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Pentagon Charges Six Detainees With Crimes Tied to 9/11

The Pentagon announced Monday it had charged six Guantanamo detainees with murder and war crimes in connection with the Sept. 11 attacks and will seek the death penalty against them, setting the stage for trials by military tribunal. Legal experts discuss the move.

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  • MARGARET WARNER:

    Six alleged plotters of the 9/11 attacks face trial by a military commission, which could sentence them to death. At a Pentagon briefing this morning, a top military lawyer summed up the case against the six men.

  • BRIG. GEN. THOMAS HARTMANN, Legal Adviser, U.S. Military Tribunal System:

    These charges allege a long-term, highly sophisticated, organized plan by al-Qaida to attack the United States of America.

  • MARGARET WARNER:

    The most prominent defendant, Khalid Sheikh Mohammed, the alleged mastermind of the attacks. The other defendants and the charges against them: Walid bin Attash, training two hijackers at a camp in Afghanistan; Ramzi bin al-Shibh, Ali Abdul al-Aziz, and Mustafa Ahmed al-Hawsawi, coordinating the hijackers' money and training; and Mohammed al-Qahtani, the so-called 20th hijacker, who was barred entry to the U.S. a month before 9/11.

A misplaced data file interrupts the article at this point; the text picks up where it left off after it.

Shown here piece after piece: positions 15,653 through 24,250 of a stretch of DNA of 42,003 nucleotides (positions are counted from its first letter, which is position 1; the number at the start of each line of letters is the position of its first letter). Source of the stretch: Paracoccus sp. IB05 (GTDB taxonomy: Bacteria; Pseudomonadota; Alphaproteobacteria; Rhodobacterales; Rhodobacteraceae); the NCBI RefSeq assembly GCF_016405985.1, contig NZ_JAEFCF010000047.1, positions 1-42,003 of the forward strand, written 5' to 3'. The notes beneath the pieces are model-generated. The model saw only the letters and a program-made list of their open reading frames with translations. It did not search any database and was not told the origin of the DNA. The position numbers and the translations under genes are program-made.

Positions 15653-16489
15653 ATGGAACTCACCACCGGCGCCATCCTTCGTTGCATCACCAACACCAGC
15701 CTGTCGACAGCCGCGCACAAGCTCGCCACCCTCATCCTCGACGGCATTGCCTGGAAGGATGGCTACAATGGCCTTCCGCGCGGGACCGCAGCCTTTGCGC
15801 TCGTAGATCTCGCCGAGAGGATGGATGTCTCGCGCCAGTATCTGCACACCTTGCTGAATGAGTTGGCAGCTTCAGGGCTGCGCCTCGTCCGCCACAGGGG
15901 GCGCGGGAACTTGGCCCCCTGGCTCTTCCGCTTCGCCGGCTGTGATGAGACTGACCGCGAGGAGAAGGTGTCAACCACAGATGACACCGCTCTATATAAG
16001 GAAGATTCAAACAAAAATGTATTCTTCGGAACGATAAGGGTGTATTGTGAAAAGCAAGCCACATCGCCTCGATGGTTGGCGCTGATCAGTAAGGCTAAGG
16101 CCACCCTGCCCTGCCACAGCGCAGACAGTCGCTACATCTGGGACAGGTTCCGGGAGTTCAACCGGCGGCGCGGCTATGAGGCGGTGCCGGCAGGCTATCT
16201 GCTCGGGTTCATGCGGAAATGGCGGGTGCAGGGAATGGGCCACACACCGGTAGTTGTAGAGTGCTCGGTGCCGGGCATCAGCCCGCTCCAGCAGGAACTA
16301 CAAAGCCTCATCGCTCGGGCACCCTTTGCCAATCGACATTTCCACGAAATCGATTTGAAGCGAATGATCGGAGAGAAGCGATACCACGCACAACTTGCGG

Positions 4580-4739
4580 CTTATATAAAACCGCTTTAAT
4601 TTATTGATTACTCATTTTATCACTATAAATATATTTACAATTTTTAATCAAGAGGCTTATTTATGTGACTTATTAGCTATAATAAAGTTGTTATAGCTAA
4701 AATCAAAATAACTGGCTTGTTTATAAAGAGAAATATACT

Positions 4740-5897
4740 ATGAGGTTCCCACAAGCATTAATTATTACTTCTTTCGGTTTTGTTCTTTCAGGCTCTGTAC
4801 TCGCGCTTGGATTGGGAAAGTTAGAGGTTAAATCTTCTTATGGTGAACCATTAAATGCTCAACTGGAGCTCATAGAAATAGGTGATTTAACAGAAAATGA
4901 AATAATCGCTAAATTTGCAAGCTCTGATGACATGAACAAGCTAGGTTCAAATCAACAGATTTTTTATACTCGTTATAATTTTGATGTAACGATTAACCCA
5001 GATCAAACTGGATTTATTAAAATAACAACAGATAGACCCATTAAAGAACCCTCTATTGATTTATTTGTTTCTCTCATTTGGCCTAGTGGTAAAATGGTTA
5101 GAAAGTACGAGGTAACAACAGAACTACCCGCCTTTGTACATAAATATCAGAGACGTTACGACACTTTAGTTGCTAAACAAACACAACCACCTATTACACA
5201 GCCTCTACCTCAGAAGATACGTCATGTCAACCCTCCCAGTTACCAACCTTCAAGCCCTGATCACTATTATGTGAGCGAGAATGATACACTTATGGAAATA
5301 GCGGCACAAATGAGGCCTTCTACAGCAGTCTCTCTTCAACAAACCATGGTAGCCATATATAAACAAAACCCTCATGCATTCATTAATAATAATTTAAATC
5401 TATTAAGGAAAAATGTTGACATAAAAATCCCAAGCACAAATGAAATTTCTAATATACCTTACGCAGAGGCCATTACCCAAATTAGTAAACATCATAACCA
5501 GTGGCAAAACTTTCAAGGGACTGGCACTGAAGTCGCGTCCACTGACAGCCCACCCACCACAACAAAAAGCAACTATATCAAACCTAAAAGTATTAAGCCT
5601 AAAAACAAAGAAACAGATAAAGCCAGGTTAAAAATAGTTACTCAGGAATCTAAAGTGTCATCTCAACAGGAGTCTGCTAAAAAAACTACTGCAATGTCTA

Brigadier General Thomas Hartmann, a legal adviser to the tribunal, said the defendants would have a fair trial, consistent with American standards of justice, with such rights as…

  • BRIG. GEN. THOMAS HARTMANN:

    … the right to remain silent and to have no inference drawn from it, no adverse inference drawn from it; the right to be represented by detailed military counsel, as well as civilian counsel of his own selection, at no expense to the government; the right to examine all evidence used against him by the prosecution…

  • MARGARET WARNER:

    Hartmann was asked if evidence gathered from Khalid Sheikh Mohammed through harsh interrogation techniques like waterboarding would be admissible against them.

  • BRIG. GEN. THOMAS HARTMANN:

    We will apply the rule of law. And evidence with regard to the admissibility of evidence will be determined there by the prosecution and the defense fighting it out and a military judge making that decision.

  • MARGARET WARNER:

    The presiding military judge, Susan Crawford, will first decide whether the prosecution can try these men together and can seek the death penalty.

    The trial, which may not begin for months, will be held at a specially designed courtroom within a tent city called Camp Justice at Guantanamo Bay.